When Wilhelmine's spouse came into his inheritance in 1735, the pair set about making Bayreuth a miniature Versailles. Their building projects included the rebuilding of their summer residence (the Ermitage); the rebuilding of the great Bayreuth opera house; the building of a second, new opera house; the building of a theater; and the reconstruction of the Bayreuth palace. The so-called Bayreuth Rococo style of architecture is renowned even today. The pair also founded the University of Erlangen. All of these ambitious undertakings pushed the court to the verge of bankruptcy. The margravine made Bayreuth one of the chief intellectual centers of the Holy Roman Empire, surrounding herself with a court of wits and artists that accrued added prestige from the occasional visits of Voltaireand Frederick the Great. Wilhelmine's brother Frederick granted her an allowance in exchange for troops, following the same procedure with her sisters. With the outbreak of the Seven Years' War, Wilhelm...

    In addition to her other accomplishments, Wilhelmine was also a gifted composer and supporter of music. She was a lutenist, a student of Sylvius Leopold Weiss, and the employer of Bernhard Joachim Hagen. She wrote an opera, Argenore, performed in 1740 for her husband's birthday, as well as some chamber music that still survives. The margravine's memoirs, Memoires de ma vie, written or revised in French between 1748 and her death, are preserved in the Royal Library of Berlin. They were first printed in two forms in 1810: a German translation down to the year 1733 from the firm of Cotta of Tübingen; and a version in French published by Vieweg of Brunswick, and coming down to 1742. There have been several subsequent editions, including a German one published at Leipzig in 1908. An English translation was published in Berlin in 1904. For the discussion on the authenticity of these entertaining, though not very trustworthy, memoirs, see G. H. Pertz, Uber die Merkwürdigkeiten der Markgraf...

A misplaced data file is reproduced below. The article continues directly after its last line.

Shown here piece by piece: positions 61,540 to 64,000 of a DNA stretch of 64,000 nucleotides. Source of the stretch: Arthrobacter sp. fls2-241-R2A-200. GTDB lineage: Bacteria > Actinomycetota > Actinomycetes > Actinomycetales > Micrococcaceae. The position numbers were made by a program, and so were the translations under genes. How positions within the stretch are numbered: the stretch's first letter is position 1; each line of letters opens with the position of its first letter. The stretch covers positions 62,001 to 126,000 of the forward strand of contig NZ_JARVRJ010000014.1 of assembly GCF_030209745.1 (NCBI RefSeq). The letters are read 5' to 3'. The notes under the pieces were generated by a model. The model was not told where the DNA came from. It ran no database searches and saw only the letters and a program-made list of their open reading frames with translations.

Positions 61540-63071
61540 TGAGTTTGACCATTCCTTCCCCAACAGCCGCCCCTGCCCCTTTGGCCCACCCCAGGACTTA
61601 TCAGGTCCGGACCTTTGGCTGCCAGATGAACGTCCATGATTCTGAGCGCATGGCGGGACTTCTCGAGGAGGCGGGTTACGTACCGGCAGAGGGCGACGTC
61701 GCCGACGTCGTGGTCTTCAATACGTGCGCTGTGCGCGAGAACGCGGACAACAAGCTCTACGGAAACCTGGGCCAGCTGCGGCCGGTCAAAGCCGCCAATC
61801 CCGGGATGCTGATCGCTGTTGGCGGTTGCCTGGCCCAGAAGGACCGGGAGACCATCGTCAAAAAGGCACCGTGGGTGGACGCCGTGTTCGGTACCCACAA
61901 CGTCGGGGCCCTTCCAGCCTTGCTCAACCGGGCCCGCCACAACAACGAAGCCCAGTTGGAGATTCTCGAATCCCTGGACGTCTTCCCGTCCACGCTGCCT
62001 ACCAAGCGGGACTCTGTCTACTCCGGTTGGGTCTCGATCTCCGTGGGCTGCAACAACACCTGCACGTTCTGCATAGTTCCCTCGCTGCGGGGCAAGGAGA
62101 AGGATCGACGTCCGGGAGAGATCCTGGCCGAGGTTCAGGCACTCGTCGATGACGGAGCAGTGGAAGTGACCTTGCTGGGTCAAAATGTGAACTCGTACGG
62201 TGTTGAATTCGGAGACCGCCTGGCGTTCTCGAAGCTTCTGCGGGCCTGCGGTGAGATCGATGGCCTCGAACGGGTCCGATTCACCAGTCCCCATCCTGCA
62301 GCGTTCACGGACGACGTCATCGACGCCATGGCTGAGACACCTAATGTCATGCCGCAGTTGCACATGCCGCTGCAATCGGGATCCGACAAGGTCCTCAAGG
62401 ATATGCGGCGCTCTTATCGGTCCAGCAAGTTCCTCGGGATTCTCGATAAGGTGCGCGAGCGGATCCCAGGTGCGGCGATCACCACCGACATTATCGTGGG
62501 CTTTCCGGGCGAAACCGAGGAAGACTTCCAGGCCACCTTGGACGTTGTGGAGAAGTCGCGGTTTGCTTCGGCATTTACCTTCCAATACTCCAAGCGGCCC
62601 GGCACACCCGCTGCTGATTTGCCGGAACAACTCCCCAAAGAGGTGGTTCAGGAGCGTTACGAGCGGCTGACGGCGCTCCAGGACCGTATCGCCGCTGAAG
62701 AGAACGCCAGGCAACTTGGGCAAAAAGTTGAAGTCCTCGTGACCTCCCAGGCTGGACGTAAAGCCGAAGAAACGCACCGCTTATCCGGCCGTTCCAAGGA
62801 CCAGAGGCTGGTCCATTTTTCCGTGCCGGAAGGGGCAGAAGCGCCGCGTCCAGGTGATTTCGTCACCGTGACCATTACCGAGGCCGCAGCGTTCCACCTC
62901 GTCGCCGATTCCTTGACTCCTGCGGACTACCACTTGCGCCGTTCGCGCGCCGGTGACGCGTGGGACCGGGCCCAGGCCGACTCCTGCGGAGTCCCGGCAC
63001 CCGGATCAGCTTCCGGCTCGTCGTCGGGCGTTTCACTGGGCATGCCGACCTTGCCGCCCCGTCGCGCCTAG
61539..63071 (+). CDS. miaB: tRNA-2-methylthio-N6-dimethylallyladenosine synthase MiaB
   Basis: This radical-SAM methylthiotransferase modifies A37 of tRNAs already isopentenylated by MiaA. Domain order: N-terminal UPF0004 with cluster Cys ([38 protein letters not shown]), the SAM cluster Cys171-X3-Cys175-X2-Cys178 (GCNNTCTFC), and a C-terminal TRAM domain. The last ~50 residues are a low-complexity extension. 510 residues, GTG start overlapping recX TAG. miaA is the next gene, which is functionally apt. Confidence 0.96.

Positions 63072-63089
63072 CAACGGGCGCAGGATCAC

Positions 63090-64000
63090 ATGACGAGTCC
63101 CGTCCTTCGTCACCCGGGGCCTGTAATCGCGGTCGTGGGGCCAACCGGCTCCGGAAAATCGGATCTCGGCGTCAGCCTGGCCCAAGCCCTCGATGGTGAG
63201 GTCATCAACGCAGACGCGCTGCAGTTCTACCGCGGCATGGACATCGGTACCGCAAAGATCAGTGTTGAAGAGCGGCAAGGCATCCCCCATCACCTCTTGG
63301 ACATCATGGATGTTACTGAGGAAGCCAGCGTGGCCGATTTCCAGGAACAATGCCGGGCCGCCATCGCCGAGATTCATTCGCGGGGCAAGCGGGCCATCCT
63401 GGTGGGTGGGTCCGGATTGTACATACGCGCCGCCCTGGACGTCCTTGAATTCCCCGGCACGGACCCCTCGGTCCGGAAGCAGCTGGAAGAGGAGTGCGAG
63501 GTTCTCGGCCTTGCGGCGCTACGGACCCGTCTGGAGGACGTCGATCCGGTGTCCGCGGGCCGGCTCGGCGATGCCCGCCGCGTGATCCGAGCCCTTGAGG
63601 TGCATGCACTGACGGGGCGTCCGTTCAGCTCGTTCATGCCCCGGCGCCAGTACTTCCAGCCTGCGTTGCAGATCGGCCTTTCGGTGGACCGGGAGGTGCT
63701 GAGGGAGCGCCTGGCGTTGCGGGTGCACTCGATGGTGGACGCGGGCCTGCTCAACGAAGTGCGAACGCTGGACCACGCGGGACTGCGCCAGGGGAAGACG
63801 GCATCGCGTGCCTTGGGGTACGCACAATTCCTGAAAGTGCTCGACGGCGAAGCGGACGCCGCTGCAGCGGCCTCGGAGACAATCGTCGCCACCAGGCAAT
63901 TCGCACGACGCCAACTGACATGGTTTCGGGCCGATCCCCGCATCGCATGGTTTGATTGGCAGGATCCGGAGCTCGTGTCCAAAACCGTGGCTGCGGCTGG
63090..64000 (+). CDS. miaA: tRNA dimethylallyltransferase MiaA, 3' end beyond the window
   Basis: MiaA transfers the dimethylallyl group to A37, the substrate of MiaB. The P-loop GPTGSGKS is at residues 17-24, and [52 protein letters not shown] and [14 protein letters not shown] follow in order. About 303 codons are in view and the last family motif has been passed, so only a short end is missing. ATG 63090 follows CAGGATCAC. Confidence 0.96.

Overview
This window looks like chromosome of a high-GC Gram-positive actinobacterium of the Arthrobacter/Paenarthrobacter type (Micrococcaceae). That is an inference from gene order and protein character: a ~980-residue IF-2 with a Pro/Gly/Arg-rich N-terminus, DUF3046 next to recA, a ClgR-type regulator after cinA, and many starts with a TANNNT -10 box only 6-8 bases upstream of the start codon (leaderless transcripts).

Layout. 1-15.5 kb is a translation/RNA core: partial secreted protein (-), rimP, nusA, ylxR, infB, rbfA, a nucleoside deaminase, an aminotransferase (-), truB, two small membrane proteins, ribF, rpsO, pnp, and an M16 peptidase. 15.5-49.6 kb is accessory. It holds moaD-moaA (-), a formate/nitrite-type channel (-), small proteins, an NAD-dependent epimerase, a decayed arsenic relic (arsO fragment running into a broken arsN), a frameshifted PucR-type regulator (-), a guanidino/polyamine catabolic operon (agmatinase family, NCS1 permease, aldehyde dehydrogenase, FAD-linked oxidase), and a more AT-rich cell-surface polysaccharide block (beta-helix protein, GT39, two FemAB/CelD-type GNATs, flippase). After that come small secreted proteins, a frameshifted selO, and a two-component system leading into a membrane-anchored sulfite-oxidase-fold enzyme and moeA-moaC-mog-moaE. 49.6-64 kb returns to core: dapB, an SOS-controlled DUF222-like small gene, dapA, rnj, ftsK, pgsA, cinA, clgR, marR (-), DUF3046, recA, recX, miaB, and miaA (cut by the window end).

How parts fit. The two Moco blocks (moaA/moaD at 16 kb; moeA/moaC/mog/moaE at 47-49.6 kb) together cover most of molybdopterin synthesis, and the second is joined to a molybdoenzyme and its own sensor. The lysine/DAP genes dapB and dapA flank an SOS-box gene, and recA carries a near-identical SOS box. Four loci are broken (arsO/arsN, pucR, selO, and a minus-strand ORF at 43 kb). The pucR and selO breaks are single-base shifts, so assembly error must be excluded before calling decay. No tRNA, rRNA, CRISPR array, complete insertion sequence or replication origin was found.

Wilhelmine's only child was Elisabeth Fredericka Sophie of Brandenburg-Bayreuth, born on August 30, 1732. Described by Casanova as the most beautiful princess in Germany, she was married to Karl Eugen, Duke of Württemberg, in 1748. She died on 6 April 1780 without surviving children.

    An earlier English translation from the French of her memoirs was published in a two volume edition 1828 by Hunt and Clarke, York St., Covent Garden.

    Princess Wilhelmine is the main character of the 1909 historical novel A Gentle Knight of Old Brandenburg by Charles Major.

    This article incorporates text from a publication now in the public domain: Chisholm, Hugh, ed. (1911). Encyclopædia Britannica (11th ed.). Cambridge University Press.
    Some of the information in this article is based on a translation of its German equivalent.
    Thea Leitner: Skandal bei Hof. Frauenschicksale an europäischen Königshöfen, Piper, München 2003, ISBN 3-492-22009-6
    Uwe A. Oster: Wilhelmine von Bayreuth. Das Leben der Schwester Friedrichs des Großen, Piper, München, 2005, ISBN 3-492-04524-3
    Free scores by Wilhelmine of Bayreuth at the International Music Score Library Project
    Works by Princess Wilhelmine of Prussia at Project Gutenberg